[openssl-users] Checksum for openssl-1.0.2p download

Michael Wojcik Michael.Wojcik at microfocus.com
Thu Sep 13 01:24:46 UTC 2018

> From: openssl-users [mailto:openssl-users-bounces at openssl.org] On Behalf
> Of Jakob Bohm
> Sent: Wednesday, September 12, 2018 17:18
> Testing your OpenSSL download with the HTTPS security bites its
> own tail, especially if your download tool uses an (older) version
> of OpenSSL to check the connection.

And as I noted in my previous email, the HTTPS PKI is rubbish. Historically there have been numerous successful attacks on it, even in modes that do not involve user intervention.

It's better than nothing, but checking the PGP signature is defense in depth that does not rely solely on the integrity of the HTTPS PKI.

> But unless you have an established personal list of GPG/PGP keys
> you have checked against their holders in person yourself, checking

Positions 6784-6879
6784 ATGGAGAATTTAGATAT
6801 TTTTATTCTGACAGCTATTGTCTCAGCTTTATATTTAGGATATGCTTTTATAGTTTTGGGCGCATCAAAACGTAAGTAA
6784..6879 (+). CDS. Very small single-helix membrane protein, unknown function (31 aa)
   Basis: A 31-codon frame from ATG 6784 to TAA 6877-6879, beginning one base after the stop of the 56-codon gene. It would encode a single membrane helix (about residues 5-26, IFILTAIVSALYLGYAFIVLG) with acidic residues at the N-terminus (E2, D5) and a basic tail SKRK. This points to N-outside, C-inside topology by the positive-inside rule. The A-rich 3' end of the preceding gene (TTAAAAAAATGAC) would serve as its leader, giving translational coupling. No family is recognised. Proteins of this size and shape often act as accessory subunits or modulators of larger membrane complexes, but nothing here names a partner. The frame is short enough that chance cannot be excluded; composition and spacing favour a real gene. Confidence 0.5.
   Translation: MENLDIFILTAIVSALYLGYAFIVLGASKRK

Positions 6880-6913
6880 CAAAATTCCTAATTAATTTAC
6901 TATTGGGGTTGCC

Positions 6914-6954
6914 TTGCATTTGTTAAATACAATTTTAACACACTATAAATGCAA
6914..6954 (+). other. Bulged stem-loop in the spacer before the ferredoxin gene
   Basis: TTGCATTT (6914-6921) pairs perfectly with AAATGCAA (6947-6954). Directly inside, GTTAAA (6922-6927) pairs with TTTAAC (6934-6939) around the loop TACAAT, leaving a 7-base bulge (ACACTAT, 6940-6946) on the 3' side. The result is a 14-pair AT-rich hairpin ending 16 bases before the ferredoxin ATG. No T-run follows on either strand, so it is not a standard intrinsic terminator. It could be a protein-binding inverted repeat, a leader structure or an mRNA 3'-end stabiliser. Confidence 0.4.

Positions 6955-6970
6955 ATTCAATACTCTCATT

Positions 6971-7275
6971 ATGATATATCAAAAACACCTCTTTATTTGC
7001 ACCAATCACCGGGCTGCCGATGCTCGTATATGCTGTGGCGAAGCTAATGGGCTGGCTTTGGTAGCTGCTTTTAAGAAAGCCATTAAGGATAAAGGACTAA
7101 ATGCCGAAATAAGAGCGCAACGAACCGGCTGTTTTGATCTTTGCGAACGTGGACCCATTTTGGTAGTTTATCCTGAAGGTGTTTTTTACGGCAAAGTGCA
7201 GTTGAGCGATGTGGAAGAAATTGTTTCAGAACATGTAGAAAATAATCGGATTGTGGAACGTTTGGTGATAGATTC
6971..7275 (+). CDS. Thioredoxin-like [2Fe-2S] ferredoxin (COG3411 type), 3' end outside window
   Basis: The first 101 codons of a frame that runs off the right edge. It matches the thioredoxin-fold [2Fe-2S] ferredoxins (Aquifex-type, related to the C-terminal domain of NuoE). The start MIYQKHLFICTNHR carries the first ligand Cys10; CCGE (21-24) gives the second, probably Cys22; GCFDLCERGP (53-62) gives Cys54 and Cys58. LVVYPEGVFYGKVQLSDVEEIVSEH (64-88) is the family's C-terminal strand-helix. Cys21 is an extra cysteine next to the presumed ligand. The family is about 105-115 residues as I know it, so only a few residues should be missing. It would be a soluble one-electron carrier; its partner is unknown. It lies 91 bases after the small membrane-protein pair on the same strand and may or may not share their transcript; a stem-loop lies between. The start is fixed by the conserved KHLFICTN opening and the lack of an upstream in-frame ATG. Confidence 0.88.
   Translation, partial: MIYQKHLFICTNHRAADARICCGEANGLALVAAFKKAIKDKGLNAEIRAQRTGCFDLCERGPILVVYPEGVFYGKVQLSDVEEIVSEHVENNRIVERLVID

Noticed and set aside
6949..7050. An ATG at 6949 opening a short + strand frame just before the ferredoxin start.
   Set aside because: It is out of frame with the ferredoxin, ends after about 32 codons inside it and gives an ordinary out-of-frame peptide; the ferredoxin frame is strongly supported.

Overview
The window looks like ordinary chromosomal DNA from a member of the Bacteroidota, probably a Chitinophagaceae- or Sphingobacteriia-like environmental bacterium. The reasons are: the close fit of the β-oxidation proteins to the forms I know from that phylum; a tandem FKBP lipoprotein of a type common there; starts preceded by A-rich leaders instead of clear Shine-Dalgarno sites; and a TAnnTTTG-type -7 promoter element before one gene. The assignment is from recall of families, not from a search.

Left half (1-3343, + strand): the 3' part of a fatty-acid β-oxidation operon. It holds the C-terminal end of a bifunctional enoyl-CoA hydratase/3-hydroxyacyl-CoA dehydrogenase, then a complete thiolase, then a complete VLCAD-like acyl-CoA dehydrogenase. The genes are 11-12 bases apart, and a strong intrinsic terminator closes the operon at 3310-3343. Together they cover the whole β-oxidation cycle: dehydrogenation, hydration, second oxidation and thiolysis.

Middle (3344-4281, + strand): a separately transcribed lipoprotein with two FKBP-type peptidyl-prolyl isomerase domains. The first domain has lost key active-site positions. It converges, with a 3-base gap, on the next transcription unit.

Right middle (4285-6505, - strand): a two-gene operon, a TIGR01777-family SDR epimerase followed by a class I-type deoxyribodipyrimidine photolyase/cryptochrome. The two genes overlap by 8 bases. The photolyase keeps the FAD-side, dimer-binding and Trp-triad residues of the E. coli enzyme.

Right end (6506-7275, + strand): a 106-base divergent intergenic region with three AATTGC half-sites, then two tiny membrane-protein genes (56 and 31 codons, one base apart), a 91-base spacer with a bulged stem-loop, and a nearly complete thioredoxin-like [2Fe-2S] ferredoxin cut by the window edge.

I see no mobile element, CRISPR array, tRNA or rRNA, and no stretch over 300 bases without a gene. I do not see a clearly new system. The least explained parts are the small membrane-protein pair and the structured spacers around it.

> the HTTPS certificate of the OpenSSL.org web server is pretty much
> all you can do to distinguish between a genuine and a fake first time
> OpenSSL download (signatures on later downloads can be compared to
> previous downloadsfor some degree of signature consistency).

There are plenty of other channels that can be used to validate the PGP public key used to confirm the signature of the OpenSSL tarball. None of them are secure in themselves, but by using multiple channels, the defender greatly increases the attacker's work factor and risk of discovery. That's the whole point of defense in depth.

It's not hard to learn how to install an OpenPGP implementation (most likely gpg) and use it to verify a detached signature. There are many tutorials available online. I don't think a lack of experience with PGP or gpg is a valid excuse for not validating the signature.

> Of cause some real knowledge is needed to not use the OpenSSL source
> code incorrectly, unless you are merely compiling other peoples
> software exactly as instructed.

Yes. And this is a much more likely source of problems than a counterfeit OpenSSL distribution.

Michael Wojcik
Distinguished Engineer, Micro Focus

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